What should I do for cardio? I’m glad you asked!
You see, cardio training is one of those things that everyone needs, but most people don’t really like doing. Plus, there’s been a lot of controversy in recent years over what kind of cardio is best – or if we should be doing any cardio training at all. Fortunately, those people who base their decisions on ancient training wisdom and practices, experience, and science have known all along that cardio training should be a priority for most of us – regardless of what the mainstream media and fitness cults are telling us.
So, what’s the best way to do cardio? And is there an ultimate training program? Well, regardless of what you choose to do, the main things to focus on are:
a) getting some cardiovascular exercise several days per week
b) choosing an activity that you enjoy and will be more likely to stick with
c) challenging yourself to improve your performance a little bit each time you train
d) having fun and sticking with it for the long term
Now, there are many activities that are GREAT for cardiovascular training, such as walking, running, swimming, rope skipping, kickboxing, cycling, and hiking, just to name a few. Each activity can be used to provide a great cardiovascular stimulus, and each one comes with a unique set of pros and cons. For example, swimming is very joint-friendly, cycling can be used to commute, and hiking is a great stress reliever.
But given that we were born with two good feet (and not with bicycles, roller skates, or skis, etc.), I think that the ultimate cardio training program for general health and fitness would emphasize foot-powered travel (e.g. walking, running, etc.). And so, let me present my [adaptable] version of the ultimate foot-powered cardio training program.
Who is this program for?
If you just want to burn calories and improve your cardiovascular health, almost any vigorous physical activity will do the trick as long as you adhere to the points listed above. But if you’d also like to improve your performance in most athletic activities AND be better prepared for whatever challenges life throws at you – whether it’s some weekend B-Ball with friends or saving your child before she strays into a busy street – AND if you see cardio training as just one important piece of a well-balanced training program, then you’ll probably love this program.
The 5 Key Components of the Ultimate
Foot-Powered Cardio Training Program
Here’s how the program works: Since the ultimate cardio training program is ALWAYS one that is customized to your unique needs, goals, and preferences – rather than spoon-feed you some generic template – I’m going to give you the five key components, and YOU are going to assemble them into your own personalized cardio training program and schedule (using the examples below).
1) Walking – In this day and age, you can never get enough walking. It does your body, mind, and spirit good. Plus, anyone with two good legs can do it. For the purposes of this program, you can go for a walk every day of the week. And ideally, it should be done on days when other cardio training isn’t planned. It’ll help with your recovery, counter-act stress, boost your mood and creativity, along with many other great benefits, which I’ve discussed here.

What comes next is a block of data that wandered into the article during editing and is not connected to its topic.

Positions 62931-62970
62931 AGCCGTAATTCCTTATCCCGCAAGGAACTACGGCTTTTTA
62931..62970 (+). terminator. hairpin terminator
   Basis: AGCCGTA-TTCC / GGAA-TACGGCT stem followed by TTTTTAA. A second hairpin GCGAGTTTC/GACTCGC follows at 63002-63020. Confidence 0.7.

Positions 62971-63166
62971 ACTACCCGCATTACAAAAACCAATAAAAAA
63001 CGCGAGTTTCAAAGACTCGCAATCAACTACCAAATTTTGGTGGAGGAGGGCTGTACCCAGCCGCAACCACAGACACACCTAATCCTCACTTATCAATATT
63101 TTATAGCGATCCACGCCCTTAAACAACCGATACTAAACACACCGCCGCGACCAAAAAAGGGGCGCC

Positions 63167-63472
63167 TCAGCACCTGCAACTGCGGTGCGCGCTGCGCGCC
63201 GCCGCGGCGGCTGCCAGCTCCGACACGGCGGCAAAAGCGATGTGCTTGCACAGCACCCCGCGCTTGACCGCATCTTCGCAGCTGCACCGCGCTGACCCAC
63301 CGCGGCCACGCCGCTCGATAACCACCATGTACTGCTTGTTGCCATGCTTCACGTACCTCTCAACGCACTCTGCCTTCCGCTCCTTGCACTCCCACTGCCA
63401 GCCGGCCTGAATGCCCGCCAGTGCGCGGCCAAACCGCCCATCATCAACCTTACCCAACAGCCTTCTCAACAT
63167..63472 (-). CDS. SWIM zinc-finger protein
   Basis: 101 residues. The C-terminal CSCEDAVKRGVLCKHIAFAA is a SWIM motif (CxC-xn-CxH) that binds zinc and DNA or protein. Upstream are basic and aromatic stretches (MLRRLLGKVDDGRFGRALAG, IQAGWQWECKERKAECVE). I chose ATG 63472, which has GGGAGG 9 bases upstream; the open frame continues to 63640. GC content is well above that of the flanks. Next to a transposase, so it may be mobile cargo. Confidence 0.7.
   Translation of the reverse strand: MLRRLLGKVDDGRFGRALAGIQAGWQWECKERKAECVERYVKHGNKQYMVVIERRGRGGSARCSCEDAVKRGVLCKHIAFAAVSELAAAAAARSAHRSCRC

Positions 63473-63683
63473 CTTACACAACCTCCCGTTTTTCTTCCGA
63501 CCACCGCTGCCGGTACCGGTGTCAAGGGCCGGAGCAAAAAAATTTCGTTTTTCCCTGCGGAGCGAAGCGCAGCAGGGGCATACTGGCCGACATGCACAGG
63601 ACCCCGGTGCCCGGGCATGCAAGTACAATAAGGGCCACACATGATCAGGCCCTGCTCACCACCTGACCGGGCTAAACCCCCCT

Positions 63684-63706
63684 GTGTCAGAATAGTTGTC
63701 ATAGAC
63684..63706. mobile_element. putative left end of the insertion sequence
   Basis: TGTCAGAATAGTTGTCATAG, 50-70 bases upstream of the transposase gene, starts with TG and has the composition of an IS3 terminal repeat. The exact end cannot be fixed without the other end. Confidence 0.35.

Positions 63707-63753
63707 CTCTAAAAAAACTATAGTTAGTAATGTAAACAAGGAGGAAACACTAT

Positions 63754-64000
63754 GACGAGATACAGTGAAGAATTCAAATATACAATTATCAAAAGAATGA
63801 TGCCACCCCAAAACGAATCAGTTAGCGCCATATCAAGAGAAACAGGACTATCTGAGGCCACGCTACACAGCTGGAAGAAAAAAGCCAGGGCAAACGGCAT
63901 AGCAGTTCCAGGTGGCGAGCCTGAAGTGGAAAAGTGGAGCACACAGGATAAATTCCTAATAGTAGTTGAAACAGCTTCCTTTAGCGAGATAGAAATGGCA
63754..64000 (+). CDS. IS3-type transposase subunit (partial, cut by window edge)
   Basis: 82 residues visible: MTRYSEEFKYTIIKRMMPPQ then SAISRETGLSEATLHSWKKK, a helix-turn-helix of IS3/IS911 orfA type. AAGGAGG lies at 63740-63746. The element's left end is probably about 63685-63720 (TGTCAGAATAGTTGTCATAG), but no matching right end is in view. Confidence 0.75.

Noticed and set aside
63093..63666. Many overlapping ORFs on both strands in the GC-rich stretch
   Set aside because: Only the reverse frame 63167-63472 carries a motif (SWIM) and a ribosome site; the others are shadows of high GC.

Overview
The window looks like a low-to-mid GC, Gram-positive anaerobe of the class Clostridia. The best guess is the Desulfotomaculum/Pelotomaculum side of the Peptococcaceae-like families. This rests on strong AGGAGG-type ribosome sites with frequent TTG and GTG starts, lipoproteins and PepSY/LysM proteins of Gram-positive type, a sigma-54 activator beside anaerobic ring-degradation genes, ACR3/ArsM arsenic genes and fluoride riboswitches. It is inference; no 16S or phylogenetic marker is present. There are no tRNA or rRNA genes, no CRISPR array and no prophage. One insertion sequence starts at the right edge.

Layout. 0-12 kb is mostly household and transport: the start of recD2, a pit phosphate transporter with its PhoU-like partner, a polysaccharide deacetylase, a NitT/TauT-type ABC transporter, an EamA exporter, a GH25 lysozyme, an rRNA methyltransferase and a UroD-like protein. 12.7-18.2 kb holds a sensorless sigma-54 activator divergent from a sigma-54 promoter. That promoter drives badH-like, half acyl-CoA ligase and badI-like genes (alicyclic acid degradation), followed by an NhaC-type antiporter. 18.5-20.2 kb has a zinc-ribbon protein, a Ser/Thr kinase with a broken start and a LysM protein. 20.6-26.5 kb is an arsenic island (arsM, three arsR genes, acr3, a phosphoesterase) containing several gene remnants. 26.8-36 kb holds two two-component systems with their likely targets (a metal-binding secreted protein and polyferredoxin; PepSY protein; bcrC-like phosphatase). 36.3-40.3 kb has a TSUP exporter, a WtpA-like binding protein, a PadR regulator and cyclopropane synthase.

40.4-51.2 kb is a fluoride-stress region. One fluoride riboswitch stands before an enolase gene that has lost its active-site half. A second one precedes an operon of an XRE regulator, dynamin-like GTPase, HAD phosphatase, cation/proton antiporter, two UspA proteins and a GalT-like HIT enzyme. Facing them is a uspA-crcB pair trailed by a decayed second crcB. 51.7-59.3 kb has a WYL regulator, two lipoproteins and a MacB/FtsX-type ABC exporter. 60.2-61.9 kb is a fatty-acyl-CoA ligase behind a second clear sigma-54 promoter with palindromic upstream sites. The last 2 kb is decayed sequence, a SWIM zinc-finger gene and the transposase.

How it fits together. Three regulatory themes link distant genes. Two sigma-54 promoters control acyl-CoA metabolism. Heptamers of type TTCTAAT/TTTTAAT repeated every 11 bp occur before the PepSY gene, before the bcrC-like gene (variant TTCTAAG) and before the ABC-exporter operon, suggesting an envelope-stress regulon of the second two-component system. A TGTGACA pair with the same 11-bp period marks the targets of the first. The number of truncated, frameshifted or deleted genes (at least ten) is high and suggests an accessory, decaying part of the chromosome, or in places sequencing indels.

Note: if you’d like some help getting started with just walking, check out my free walking program, which will help you progress quickly and safely. There’s also a great video on why you should become a walker here.
2) Running and/or Trotting – If you’re human, you were built to run and you should be able to run comfortably. And eventually, you should be able to run effortlessly. Running is a critical movement skill that takes practice to master, and running fast and/or long distances is a phenomenal way to build cardiovascular endurance, along with other conditioning benefits. For best health and fitness results, go for 2-3 varying runs per week, covering between 10-20 miles total, which is the sweet spot for most people. For example…
1st run: long, slow easy run (e.g. 4-12+ miles)
2nd run: some form of interval training (e.g. sprints, 400m repeats, etc.)
3rd run: moderate-intensity, paced run (e.g. 3200m, 5k, etc.)
Note: I’m a proponent of the POSE method of running. You can learn more about what it takes to become a strong, resilient, and successful runner here.
3) Hiking and/or Rucking – Hiking is a best-bang-for-your-buck cardio training option with a myriad of both physiological and practical benefits well-beyond cardiovascular health. If hiking isn’t feasible, a ruck will also do the trick. For best results, go for a hike or a ruck once or twice per week. And ideally, your hike will include changing terrain and grades.
Suggestion: think of hiking as something you GET to do, instead of something you have to do.
4) Cross Training – It’s a must. And for the purposes of this program, some of the best options are swimming, kickboxing, and dancing. But anything besides foot travel will be suitable for this program. For best results, do some kind of cross training once or twice per week. Challenge yourself, but don’t exhaust yourself. And of course, always enjoy yourself.
5) Rest – Ideally, you’ll take a minimum of one day per week off from all physical training – including cardio training.
Here’s a sample weekly schedule:
Note: Feel free to follow this sample schedule as-is or modify it to suit your preferences.
Monday – Easy, Long Run (e.g. 6-12 miles)